What makes it difficult for Small and Medium Manufacturers (SMMs) to innovate? This post explores new product development and introduction (NPDI) opportunities for SMMs and presents a few suggestions about paths to successful implementation.
Listen to New Product Development and Launch Opportunities for Small and Medium Manufacturers [8:31 minutes, 4.4 MBytes, Apple QuickTime / iTunes is required]
According to Bill Canis, "More than 60% of small manufacturers lack a defined new product development and introduction process. In most companies, ownership of innovation is distributed throughout the organization, but in SMMs, this function is typically managed by a single senior executive or business owner."
Canis, the acting President of The Manufacturing Institute, an arm of the National Association of Manufacturers (NAM), was quoted in the 19 December 2007 issue of IndustryWeek.
Why Innovation is Important to SMMs
In 2007, many companies made innovation commitments. The NAM report summarizes why innovation is important to SMMs.
"Improvement and innovation go hand in hand. A commitment to innovation and new ways of doing business—in products, processes, technologies and strategies—frees assets and opens up selling opportunities for SMMs. A focus on innovation will keep your company from becoming a stagnant operator (incapable of improvement) or a commodity player (always under price pressures)."
The Quest to Innovate
While SMM efficiency experts may strive to produce undifferentiated products at incrementally lower and lower costs, innovators tend to focus on the design and development of new, differentiated components.
The quest for innovation has become so important that many large companies have begun to import innovation from their partners. Sometimes such an arrangement is formalized and called co-development.
How can SMMs be both a preferred supplier of commodity items and a source of innovative components and products?
Why Successful NPDI is Difficult for some SMMs
When executives ask their organizations to be more innovative and to produce new products, their organizations may tend to temporize - to yield to the current circumstances. For some, resolving today's problems and attending to daily administrative duties tend to overwhelm innovation initiatives.
Beside competing priorities, company leaders may be unsure of what to do because of the multitude of opinions and choices about how to become more successful. There are many advisers, many templates, and a large variety of tools. In addition, many of the common processes and tools are better suited to development groups of 50 people or more.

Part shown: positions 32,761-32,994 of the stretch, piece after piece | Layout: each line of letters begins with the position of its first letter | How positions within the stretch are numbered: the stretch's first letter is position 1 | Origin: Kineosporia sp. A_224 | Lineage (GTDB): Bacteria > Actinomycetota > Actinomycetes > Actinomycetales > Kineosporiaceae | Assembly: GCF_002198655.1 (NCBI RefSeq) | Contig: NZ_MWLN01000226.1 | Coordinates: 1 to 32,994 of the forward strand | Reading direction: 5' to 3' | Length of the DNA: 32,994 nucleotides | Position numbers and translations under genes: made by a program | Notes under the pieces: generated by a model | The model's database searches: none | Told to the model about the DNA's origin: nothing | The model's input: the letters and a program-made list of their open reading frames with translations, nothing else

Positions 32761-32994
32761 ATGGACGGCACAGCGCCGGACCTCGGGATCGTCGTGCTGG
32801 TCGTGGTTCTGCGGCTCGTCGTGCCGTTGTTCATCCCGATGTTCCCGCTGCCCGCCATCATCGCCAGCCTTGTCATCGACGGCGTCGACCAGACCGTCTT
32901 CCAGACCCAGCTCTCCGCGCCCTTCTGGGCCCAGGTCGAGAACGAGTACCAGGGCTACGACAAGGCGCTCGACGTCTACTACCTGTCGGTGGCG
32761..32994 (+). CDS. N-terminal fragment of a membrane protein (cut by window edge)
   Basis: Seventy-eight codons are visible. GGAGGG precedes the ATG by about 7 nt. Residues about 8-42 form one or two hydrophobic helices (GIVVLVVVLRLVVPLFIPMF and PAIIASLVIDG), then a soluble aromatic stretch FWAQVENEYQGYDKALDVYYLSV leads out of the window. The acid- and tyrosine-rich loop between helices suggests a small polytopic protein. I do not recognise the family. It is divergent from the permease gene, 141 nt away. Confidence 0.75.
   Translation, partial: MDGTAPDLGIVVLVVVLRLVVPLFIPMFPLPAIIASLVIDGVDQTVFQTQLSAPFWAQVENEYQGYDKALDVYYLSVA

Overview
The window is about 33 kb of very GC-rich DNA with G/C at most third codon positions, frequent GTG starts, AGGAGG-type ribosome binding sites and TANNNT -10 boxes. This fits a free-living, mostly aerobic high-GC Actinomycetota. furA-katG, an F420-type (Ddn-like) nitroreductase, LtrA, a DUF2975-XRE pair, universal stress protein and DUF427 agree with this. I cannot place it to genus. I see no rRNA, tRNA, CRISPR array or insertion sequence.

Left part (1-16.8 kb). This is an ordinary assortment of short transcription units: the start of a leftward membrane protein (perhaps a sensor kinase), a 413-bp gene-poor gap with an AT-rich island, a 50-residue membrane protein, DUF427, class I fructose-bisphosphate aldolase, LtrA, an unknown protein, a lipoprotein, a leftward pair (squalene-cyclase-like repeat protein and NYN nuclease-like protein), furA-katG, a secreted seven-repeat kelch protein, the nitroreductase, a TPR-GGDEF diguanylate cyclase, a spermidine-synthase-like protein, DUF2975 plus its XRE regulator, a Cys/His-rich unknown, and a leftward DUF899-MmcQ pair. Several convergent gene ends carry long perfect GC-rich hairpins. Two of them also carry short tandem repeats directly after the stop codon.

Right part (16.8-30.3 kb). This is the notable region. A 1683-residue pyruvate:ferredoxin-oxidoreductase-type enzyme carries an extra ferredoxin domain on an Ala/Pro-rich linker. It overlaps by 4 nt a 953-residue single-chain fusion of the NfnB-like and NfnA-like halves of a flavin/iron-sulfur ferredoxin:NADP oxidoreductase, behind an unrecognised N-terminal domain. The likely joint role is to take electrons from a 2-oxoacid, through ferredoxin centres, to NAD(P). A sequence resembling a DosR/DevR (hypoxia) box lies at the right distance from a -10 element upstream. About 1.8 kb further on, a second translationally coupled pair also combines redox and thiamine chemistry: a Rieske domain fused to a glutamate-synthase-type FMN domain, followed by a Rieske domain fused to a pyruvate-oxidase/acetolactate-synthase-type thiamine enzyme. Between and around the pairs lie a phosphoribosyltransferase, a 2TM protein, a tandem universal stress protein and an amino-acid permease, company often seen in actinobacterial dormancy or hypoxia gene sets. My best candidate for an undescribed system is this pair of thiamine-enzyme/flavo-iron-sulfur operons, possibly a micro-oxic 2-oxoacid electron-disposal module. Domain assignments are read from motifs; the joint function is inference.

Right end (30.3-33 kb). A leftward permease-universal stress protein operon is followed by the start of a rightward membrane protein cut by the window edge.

Existing NPDI Advantages for SMMs in 2008
Because of a flatter organizational structure, SMMs should be able to implement faster than larger companies. Because of proximity to end customers, SMMs should have the insights to make informed new product decisions. When these advantages are combined, SMMs can have a greater potential be the first to adopt the new technologies that will enable them to produce high value components and products.
SMMs already embrace some concepts familiar to NPDI specialists. For example, items 1-3 of "The 15 Best Practices of Today’s SMMs" summary contained in the The Future Success of Small and Medium Manufacturers: Challenges and Policy Issues publication relate to voice-of-the-customer (VOC), product differentiation, and benefits derived from a defined new product development process.
An NPDI Implementation Plan
Here is a portion of a general plan for the transformation of a SMM that produces undifferentiated components to an organization that is also a NPDI innovator:
- Senior management makes the commitment to NPDI and dedicates resources to architect the transformation. Success requires more than a cursory effort. Typically, when internal resources are assigned to such a task, they will not be successful if they can allocate only 10 percent of their time to innovation while maintaining their other daily responsibilities.
- Initially, the innovation leaders receive an appropriate budget to enlist the help of external specialists. In the second and third years, the innovation budget grows appropriately.
- Middle management communicates that they endorse the participation of employees in the NPDI activities. Individual employees are rewarded (not penalized) for participation. The metrics used for employee reviews are modified. For example, a monthly quota may need to be relaxed to accommodate an NPDI effort.
- The innovation leaders are given the authority to recruit other employees to be dedicated to cross- functional, NPDI teams.
- The organizational culture evolves to embrace NPDI efforts that include new risks and new uncertainties.
The transformation will require additional organizational capabilities. The organization has to gain expertise in making decisions about which new product opportunities to pursue (which is also known as the front end of development), building a product development network, and implementing launch and commercialization decisions. Typically, a list of new contributors will include:
- Domain experts that can predict specific industry trends
- Communication specialists
- Regulatory compliance experts
- Knowledge workers that can adapt to changes
- Supply chain experts
- Collaboration facilitators
- Product development and introduction (commercialization) specialists
These resources do not all have to be employees. Dynamic, virtual networks can be very efficient. It is more important to select the appropriate resources and maximize collaboration to plan and implement new product development innovation.
What suggestions do you have for SMMs to actualize an NPDI process?